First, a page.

How to safeguard your business against cyber risk and artificial intelligence threats

Artificial Intelligence (AI) is changing the way we live and work. There are many manifestations of this new technology that we, as consumers, use and interact with regularly. These include AI chatbots that help us with online processes and smart home devices that respond to our voices.

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Mark Hendry
Published: 10 Apr 2024 Updated: 10 Apr 2024
Cyber security Fintech Financial fraud Technology

AI adoption gained momentum in early 2023 when Open AI released ChatGPT for general use. This heralded a new era of generative AI use and began a broader conversation about the emerging technology.

There’s much more to come. Businesses are using Generative AI for the creation of text, audio and visuals and Machine Learning (ML), which uses vast data sets to identify patterns beyond our human abilities.

The technology has already revolutionised industries ranging from health care (such as AI enabled diagnoses) to energy supply (for instance by facilitating the optimisation of green energy generation and storage to meet predicted demand) . Increased adoption of automation will ease the burden of people having to perform simple repetitive tasks as well as enabling the expansion of more sophisticated autonomous systems such as driverless vehicles.

What are the security risks and opportunities relating to AI?

There are many cyber-security implications relating to AI. Here, we’re focusing on two important cyber related AI risk areas, and one cyber related opportunity.

(For additional points of consideration and discussion, including your defence against AI-enabled cyber-attacks, harnessing the power of AI for cyber-defence, and ensuring that other AI tools are properly safeguarded, please contact an Evelyn Partners Advisor.)

1. Risk: Cyber-criminals are adopting AI, lowering the technical barrier of entry to cyber-crime and reducing the cost of finding and attacking victims. This can be done by:

  1. Improving the effectiveness of phishing emails by using generative AI to draft convincing phishing text
  2. Using automation to identify and exploit network vulnerabilities for initial access
  3. Using generative AI to write malicious code
  4. The proliferation of Ransomware as a Service (RaaS), whereby sophisticated threat groups lease attack instructions and infrastructure to less sophisticated groups (affiliates)

2. Risk: Organisations adopting AI need to consider how to protect themselves against cyber-risk and how to manage regulatory compliance issues such as those arising from the EU AI Act. The threat for AI users is constantly changing, with new actors and attack techniques targeting the sector. For instance, the Magecart group targets chatbots to install key loggers and steal data, including credit card data to conduct fraud.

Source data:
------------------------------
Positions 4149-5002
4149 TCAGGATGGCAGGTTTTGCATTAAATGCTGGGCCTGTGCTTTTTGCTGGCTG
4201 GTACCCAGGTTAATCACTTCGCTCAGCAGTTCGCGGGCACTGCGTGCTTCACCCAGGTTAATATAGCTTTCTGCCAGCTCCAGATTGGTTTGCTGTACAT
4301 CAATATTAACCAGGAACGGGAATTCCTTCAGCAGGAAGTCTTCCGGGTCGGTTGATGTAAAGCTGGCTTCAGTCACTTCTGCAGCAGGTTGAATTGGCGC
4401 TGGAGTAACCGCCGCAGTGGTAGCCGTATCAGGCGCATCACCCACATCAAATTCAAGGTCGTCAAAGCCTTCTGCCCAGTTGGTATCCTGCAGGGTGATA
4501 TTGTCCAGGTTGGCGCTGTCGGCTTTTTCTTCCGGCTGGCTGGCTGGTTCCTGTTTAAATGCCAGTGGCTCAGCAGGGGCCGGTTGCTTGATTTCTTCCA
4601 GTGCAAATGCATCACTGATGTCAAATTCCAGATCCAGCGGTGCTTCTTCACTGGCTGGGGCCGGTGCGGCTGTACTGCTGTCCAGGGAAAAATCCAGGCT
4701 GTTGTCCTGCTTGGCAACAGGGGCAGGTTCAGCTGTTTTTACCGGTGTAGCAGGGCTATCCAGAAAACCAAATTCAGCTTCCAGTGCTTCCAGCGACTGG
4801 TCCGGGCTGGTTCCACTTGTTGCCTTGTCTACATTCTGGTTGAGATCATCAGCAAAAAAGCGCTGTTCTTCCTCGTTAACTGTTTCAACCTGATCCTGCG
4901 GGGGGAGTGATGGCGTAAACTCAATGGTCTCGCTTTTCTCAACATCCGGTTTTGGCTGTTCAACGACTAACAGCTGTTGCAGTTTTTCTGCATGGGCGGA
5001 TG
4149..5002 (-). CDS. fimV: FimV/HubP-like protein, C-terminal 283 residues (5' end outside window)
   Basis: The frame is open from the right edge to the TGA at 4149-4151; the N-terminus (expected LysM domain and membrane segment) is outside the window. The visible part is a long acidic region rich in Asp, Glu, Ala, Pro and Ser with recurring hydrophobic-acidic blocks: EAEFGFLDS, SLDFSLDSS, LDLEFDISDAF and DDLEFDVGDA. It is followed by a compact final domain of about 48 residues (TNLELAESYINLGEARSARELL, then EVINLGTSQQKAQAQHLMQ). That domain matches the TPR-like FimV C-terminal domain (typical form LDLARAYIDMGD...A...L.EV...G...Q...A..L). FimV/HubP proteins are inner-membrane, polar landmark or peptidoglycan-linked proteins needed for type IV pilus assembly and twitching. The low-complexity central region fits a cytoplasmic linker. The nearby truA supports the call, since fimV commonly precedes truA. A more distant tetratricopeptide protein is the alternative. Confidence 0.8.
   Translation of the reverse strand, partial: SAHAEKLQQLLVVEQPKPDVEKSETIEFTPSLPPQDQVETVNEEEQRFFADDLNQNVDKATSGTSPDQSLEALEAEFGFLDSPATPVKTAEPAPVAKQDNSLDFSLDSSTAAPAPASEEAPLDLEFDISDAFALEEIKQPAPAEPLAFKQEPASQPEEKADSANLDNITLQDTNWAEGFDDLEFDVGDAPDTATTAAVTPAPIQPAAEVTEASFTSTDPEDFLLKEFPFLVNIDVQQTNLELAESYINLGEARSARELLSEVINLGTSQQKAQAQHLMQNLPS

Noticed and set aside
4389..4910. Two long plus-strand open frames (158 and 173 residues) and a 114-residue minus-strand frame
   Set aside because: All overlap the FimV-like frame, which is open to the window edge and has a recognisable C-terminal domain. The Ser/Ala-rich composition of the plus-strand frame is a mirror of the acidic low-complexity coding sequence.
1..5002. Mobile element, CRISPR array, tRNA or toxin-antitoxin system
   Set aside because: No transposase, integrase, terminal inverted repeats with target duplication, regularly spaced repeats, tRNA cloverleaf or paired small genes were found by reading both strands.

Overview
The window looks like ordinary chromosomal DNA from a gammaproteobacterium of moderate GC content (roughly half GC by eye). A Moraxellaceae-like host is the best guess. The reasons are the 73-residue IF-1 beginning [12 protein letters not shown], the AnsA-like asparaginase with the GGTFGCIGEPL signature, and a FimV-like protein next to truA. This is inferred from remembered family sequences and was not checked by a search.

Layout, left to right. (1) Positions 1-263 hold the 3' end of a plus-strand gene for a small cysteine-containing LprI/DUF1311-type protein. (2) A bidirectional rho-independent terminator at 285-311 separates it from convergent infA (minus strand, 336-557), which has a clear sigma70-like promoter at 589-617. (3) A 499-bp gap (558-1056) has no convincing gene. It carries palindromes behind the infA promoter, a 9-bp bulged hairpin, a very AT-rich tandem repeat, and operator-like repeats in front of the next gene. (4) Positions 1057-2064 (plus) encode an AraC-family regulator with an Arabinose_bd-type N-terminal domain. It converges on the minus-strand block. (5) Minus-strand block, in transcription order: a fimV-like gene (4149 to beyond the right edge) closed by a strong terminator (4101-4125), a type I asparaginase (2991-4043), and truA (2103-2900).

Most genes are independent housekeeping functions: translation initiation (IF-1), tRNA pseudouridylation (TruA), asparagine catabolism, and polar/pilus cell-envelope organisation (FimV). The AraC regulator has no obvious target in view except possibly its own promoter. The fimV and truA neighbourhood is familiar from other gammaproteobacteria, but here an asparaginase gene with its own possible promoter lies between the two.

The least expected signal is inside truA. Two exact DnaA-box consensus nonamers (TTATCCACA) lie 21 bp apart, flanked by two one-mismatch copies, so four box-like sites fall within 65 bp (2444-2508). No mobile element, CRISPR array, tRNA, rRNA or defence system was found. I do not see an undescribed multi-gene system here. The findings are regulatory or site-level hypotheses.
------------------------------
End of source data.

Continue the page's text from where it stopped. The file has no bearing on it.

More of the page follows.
3. Opportunity: Organisations can harness AI for improved cyber-defence and response. Regulations such as General Data Protection Regulation (GDPR) require organisations to adopt cutting-edge safeguards for systems and data. For instance:

  1. Adopting machine learning to inspect and alert on a far greater range and volume of systems data than has previously been possible. ML can identify and halt suspicious or malicious behaviour in computer networks and systems.
  2. Using AI enabled automation within investigation processes to speed up the collection of data and incorporating large-language model functionality into forensic tools to aid the responder’s speed and judgement.
  3. Using AI enabled automated tools to discover shadow IT and data, unusual storage locations and access permissions, and to undertake advanced testing, such as that required by regulations such as the European Union’s Digital Operational Resilience Act (DORA).

How can we protect business from cyber-attacks?

There are practical ways to safeguard against AI threats. For example, Evelyn Partners regularly help clients to:

  • Review their cyber-security to ensure that fundamental cyber-protection, detection and response capabilities are in place across people, processes and technology. Getting the fundamentals right is important if you want to defend against sophisticated AI threat actors.
  • Assist with the consideration, selection and implementation of AI enabled technologies for advanced risk identification, protection, detection and response. There are many tools available, but ensuring the right ones are selected and meet specific requirements, including addressing issues of integration, compatibility and coverage is key.
  • Advise and support clients with proportionate safeguarding of AI tools and integrations. This includes assisting with the design and implementation of appropriate security architectures and providing expertise to ensure that the planned benefits of AI can be achieved without taking on avoidable risks.

If you are concerned by any of these issues, please contact the Evelyn Partners Cyber Advisory Team or your usual Evelyn Partners contact.

Important information

By necessity, this briefing can only provide a short overview and it is essential to seek professional advice before applying the contents of this article. This briefing does not constitute advice nor a recommendation relating to the acquisition or disposal of investments. Details correct at time of writing.